This is the sort of thing that is both exciting and difficult to think about in relation to a future generation of ebooks. Sometimes, as you can in most ebook readers now, you want to give people the option to switch between pagination and scrolling. But sometimes, as evidenced by Phallaina, scrolling is essential to the experience. Other times text and illustrations will have been carefully crafted to sit together within the rectangle of a page, and in that case not only must you force pagination, you can’t allow the text to reflow for different screen sizes. How do you accommodate all those variables—scroll vs. page, optional vs. forced, formless vs. definite? One of the under-appreciated virtues of paper is the number of decisions that are made for you.
Games like Gone Home, Firewatch, and The Stanley Parable are sometimes called “walking simulators,” a term that started out as derogatory before it was appropriated, or at least accepted, by people who like these games that focus more on story and exploring a space than on puzzles, fighting, and whether you win or lose. But in reading an article about the making of the interactive short film Solace, I was surprised to see the term applied to something that isn’t a game at all:
The original concept could be boiled down to a cartoon you could play with. Like a more traditional film, I wanted the story to be front and center — the interaction should not overpower the narrative. The challenge was to balance playability with the joy of sitting and listening to a good story, well told.
From the start it became apparent that there was a conflict between listening to the narrator’s voice and playing with the interaction. If any of interaction was too complicated, or absorbing, users would miss key moments in the narrative. On the other hand, not being a traditional animation, if the interaction wasn’t strong enough, a user would get bored. This was an experience that couldn’t use traditional game mechanics, or puzzles in general. It had to be closer to a film that you are mindlessly toying with. Nothing to solve. Nothing to complete.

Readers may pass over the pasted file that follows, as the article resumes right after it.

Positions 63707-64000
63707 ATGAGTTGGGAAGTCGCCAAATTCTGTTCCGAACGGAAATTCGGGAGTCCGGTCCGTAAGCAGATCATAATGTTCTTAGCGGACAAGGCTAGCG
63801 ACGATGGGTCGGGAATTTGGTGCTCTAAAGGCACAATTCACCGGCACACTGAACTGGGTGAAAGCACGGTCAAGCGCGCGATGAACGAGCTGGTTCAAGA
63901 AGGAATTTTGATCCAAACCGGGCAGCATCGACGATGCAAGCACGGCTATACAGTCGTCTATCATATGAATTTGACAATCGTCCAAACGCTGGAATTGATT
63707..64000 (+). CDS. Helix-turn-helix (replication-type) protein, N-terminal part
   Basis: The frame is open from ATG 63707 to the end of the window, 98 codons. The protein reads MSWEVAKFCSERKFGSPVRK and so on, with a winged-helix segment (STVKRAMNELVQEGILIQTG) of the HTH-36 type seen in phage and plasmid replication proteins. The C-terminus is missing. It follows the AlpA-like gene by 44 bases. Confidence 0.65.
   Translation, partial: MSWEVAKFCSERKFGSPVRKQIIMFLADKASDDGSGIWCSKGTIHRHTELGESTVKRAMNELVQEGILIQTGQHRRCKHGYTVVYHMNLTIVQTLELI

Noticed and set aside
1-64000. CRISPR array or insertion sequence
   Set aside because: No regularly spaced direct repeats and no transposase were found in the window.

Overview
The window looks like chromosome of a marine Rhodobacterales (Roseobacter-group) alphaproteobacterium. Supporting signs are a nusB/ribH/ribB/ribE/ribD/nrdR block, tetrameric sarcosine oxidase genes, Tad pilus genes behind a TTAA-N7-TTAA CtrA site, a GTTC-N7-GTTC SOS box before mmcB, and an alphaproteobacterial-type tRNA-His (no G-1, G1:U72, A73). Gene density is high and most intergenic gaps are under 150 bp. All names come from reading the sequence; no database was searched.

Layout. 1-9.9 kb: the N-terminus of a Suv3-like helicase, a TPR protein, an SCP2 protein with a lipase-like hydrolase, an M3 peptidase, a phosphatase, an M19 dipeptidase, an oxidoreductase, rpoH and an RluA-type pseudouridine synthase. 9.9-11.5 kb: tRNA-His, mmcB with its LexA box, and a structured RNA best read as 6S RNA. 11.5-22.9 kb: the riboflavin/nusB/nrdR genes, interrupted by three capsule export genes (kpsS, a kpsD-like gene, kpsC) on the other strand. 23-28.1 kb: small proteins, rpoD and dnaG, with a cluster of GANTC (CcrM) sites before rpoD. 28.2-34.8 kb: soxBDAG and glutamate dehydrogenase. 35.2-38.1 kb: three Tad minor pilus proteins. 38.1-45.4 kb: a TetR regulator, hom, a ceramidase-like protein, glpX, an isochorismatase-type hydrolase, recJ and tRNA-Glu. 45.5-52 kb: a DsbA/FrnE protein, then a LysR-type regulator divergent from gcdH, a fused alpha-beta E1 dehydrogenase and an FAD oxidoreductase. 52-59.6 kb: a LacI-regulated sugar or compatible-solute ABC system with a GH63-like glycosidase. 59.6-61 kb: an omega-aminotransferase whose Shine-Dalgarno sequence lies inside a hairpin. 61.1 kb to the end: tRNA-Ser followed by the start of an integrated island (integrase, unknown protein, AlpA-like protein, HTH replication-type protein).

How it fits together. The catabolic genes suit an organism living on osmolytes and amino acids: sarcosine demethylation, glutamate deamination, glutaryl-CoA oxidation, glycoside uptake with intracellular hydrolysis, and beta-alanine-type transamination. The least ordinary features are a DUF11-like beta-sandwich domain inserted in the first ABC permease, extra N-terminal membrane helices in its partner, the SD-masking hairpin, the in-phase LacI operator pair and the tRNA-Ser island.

Through numerous iterations and user testing, the end result can be described (in the trendy parlance) as a ‘2D walking simulator’. The user plays with each of the 17 scenes, but their actions don’t drive the narrative. Each scene and the interaction within the scene is a metaphor for the story at that particular point. Sometimes it is as simple as what the narrator says is what the user sees. At other times, the interaction referred or alluded to greater themes of the story.
This offhanded comment by Evan Boehm does something brilliant: It redefines “walking simulator” as a storytelling technique rather than a game genre, a technique that strikes what I think is a very satisfying balance between player agency and authorial control.
Sam Barlow, the author of Her Story, is now at a company called Eko, thinking about interactive storytelling without the need for explicit choices from the viewer:
Barlow was uncertain how much of the “WarGames” tracking mechanics he should reveal to the viewer. “The two-million-dollar question is: Do we need to show this?” he said. He believed that interactive films will increasingly resemble online ads: unobtrusively personalized media. “When ads first started tracking you, for the first few months you’d be, like, ‘How did they know?’ A couple of months later, you’d be, like, ‘Of course they knew. I was Googling baby formula.’ And now it’s, like, ‘I’m still getting spammed for vacation properties around Lake Placid, and I’m, like, Dude, we went. You should already know!’ ”
The entire article, “Will interactive films be this century’s defining art form?,” is worth reading.
Her Story by Sam Barlow is an interesting, enjoyable experiment. Its website describes it as “non-linear” storytelling, but I think a more accurate description would be “random-access” storytelling.
You find yourself in front of a computer screen in which you type in keywords to search for video clips from a series of police interviews with…well, part of your job is figuring out who.
Like Gone Home, you control the plotting but not the story (the syuzhet but not the fabula, for you formalists out there). Like CLOUDS, the database at the heart is exposed and central. Like PRY, you are given an indication of how much of the material you have uncovered. The mechanic feels a little like what I described in my Kuleshov 2.0 thought experiment, except the story itself doesn’t change depending on the order in which you watch the clips; it’s the draft in your head that is changing, mutating with each new piece of information to better align itself with the story slowly being uncovered.